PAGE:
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Charles S. Clark

Senior Correspondent Charlie Clark joined Government Executive in the fall of 2009. He has been on staff at The Washington Post, Congressional Quarterly, National Journal, Time-Life Books, Tax Analysts, the Association of Governing Boards of Universities and Colleges, and the National Center on Education and the Economy. He has written or edited online news, daily news stories, long features, wire copy, magazines, books and organizational media strategies.
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Senate Panel Easily Approves Nominee to Head GSA

July 29, 2015 This story has been updated. President Obama’s nominee to lead the General Services Administration drew a step closer to confirmation on Wednesday with a unanimous vote of approval from the Senate Homeland Security and Governmental Reform Committee. Denise Turner Roth, who has been acting chief since the February departure of...

State Department Plan for Training Center Draws Senatorial Flak

July 28, 2015 A White House-approved State Department plan to build a new diplomatic security training center in central Virginia has run into a budgetary buzz saw, one wielded by lawmakers who see it as too expensive compared with a competing proposal to use existing Homeland Security Department facilities. During a Tuesday hearing...

Bipartisan Evidence-Based Policy Bill Passes House

July 28, 2015 The House on Monday approved a bipartisan plan for a commission to expand use of agency data to evaluate the effectiveness of programs and tax expenditures. The Evidence-Based Policy Commission Act, introduced in April by Rep. Paul Ryan, R-Wis., and Sen. Patty Murray, D-Wash., would establish a 15-member commission of...

House Oversight Republicans Call for IRS Chief’s Head

July 27, 2015 Twenty-one Republicans on the House Oversight and Government Reform Committee on Monday sent President Obama a 30-page letter calling for him to fire Internal Revenue Commissioner John Koskinen, citing his “failure to preserve and produce documentation” to the committee investigating the controversy over alleged political targeting. The Internal Revenue Service...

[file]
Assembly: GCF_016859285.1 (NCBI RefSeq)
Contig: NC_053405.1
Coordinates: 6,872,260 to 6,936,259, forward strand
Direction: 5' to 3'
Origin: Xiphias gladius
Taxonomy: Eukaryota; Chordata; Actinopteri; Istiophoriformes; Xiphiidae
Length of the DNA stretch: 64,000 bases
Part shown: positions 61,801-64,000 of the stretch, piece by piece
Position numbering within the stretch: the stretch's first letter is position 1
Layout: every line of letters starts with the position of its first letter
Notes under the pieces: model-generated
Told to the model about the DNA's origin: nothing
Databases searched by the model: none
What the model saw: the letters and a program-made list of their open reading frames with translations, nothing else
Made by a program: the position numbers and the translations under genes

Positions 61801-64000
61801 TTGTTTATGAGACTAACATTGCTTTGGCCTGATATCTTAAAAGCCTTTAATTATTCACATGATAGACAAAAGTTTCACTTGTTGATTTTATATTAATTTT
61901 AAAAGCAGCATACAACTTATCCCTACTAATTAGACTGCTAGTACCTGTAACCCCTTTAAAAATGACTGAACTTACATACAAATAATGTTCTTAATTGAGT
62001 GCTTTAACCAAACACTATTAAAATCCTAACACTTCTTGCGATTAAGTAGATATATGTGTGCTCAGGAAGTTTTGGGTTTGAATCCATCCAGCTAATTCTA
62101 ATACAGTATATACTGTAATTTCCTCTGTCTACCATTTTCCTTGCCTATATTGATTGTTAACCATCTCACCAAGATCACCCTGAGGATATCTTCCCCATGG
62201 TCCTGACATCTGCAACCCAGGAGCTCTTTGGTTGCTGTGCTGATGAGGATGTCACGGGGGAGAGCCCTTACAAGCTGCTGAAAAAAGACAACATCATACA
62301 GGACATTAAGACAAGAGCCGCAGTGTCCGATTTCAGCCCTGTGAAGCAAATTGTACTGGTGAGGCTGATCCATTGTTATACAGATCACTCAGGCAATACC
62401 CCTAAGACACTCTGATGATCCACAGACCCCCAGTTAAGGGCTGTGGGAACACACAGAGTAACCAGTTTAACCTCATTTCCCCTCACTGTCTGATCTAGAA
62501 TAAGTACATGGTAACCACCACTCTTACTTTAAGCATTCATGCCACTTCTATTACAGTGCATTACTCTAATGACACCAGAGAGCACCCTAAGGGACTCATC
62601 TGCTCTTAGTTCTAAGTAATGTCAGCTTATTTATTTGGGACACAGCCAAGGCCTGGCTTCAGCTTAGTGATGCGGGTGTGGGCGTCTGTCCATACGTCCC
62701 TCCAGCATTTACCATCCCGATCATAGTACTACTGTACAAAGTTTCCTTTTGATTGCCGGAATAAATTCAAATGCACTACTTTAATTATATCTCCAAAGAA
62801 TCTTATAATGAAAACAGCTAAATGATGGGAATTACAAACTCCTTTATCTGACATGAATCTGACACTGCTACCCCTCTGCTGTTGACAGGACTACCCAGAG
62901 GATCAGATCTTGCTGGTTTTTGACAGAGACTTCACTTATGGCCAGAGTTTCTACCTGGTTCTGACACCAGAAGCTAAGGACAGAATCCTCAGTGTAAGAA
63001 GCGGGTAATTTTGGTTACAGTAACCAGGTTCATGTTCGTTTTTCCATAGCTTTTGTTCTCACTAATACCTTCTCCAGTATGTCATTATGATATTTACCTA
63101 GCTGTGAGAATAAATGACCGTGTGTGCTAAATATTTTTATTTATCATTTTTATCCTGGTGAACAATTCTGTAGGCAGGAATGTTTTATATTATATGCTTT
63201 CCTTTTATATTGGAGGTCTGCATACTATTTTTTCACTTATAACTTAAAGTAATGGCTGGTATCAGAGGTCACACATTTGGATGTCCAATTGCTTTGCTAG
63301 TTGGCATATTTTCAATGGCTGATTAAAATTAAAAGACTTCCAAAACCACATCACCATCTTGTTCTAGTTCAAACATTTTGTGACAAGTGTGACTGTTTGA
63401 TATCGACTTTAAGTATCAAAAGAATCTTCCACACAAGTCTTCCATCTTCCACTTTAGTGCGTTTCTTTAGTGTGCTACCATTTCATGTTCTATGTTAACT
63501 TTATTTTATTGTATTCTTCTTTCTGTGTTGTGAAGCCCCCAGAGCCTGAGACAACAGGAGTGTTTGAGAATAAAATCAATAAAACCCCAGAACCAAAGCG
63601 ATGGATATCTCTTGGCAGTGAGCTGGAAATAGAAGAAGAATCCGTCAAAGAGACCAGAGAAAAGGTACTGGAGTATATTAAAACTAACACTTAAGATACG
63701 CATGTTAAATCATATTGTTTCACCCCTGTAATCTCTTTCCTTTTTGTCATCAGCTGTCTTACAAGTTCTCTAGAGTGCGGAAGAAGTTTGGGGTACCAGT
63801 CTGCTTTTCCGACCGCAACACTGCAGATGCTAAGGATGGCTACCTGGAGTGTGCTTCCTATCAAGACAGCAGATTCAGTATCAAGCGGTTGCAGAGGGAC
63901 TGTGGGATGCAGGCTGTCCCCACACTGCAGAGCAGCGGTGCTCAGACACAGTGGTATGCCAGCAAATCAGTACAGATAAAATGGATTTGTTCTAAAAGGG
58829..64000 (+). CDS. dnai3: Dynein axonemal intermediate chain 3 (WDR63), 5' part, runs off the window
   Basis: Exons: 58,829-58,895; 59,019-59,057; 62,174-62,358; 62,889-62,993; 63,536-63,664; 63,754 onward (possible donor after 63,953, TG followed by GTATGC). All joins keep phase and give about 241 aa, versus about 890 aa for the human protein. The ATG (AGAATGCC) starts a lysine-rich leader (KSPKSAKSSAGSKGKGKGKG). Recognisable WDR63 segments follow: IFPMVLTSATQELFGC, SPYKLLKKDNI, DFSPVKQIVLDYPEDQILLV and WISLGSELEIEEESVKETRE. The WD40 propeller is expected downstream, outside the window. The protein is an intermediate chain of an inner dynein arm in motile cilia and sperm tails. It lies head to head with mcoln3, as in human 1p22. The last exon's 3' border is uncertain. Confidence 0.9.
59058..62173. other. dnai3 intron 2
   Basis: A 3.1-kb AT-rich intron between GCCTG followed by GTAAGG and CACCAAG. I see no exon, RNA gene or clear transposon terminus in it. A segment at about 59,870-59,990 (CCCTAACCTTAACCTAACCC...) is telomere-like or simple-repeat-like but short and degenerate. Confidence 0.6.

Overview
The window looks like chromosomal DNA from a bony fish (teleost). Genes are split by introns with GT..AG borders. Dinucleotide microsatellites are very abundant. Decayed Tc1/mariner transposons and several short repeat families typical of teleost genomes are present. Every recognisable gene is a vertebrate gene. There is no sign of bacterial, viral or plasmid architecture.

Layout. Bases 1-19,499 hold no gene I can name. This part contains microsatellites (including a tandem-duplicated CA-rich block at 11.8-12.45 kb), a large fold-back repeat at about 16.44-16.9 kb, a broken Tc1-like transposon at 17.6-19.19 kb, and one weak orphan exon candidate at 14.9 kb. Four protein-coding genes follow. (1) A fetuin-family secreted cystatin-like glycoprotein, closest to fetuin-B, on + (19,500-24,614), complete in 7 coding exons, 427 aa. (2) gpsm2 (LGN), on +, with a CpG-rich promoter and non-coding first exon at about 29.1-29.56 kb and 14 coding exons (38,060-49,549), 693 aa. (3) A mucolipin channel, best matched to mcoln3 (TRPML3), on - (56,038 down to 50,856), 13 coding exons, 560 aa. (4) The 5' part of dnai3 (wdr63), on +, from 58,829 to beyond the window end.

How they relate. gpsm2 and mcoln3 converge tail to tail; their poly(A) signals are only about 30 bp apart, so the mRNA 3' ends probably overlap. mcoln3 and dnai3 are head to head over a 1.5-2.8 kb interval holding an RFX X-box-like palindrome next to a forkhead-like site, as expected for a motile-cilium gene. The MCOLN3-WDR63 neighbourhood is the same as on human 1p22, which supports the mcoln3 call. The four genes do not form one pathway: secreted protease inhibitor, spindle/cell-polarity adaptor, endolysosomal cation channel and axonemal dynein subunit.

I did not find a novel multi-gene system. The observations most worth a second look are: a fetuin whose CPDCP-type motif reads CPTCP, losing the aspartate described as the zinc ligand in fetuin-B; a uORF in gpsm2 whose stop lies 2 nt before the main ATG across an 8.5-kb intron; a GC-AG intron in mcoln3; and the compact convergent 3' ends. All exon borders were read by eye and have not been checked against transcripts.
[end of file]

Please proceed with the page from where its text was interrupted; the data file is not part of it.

IRS Staff Cuts of Up to 30 Percent Raise Risks, GAO Finds

July 27, 2015 As Congress prepares to pass a fiscal 2016 budget cut for the Internal Revenue Service, its watchdog is warning that pervious reductions over the past five years could harm program effectiveness and increase the risk of poor service. In a newly released report completed in June, the Government Accountability Office...

Federal Buildings Are Getting Greener, But Agency Missions Can Get in the Way

July 24, 2015 As the nation’s largest energy consumer, the federal government is making progress toward greener building management, but agencies’ day-to-day work demands sometimes take priority over improvements to environmental protections, a watchdog found. In a review of major agency practices representing a governmentwide portfolio of 275,000 buildings, the Government Accountability Office...

Inspectors General Lose Bid to Expand Access to Agency Documents

July 23, 2015 In a long-awaited opinion, the Justice Department’s Office of Legal Counsel on Thursday issued a memo to Deputy Attorney General Sally Quillian Yates denying requests by the agency’s inspector general for greater auditor access to documents the department protects in matters involving grand jury testimony, national security wiretaps and credit...

Watchdog Cites Sloppy Procedures at IRS Over Who Gets Audited

July 23, 2015 A congressional watchdog has found lapses in Internal Revenue Service procedures for determining which taxpayers are subjected to audits. But the sampling of cases by the Government Accountability Office produced no evidence that political factors play a role. The report, requested by congressional Republicans and the basis for a House...

New OPM Director Promises to Improve Response to Data Breach

July 15, 2015 On her third full day as acting director of the Office of Personnel Management, Beth Cobert told labor leaders and agency supervisors that she herself was a victim of the recent data breach, and promised to “do everything we can do restore trust and confidence” in the government’s personnel and...

Seven Agencies Experiment with Publishing FOIA Releases

July 14, 2015 The general public will have access to documents released through other people’s Freedom of Information Act requests under a pilot program involving seven agencies, the Justice Department announced. Linking the experiment to the 49th anniversary of FOIA’s enactment, a Justice Office of Information Policy blog post quoted then-Attorney General Ramsey...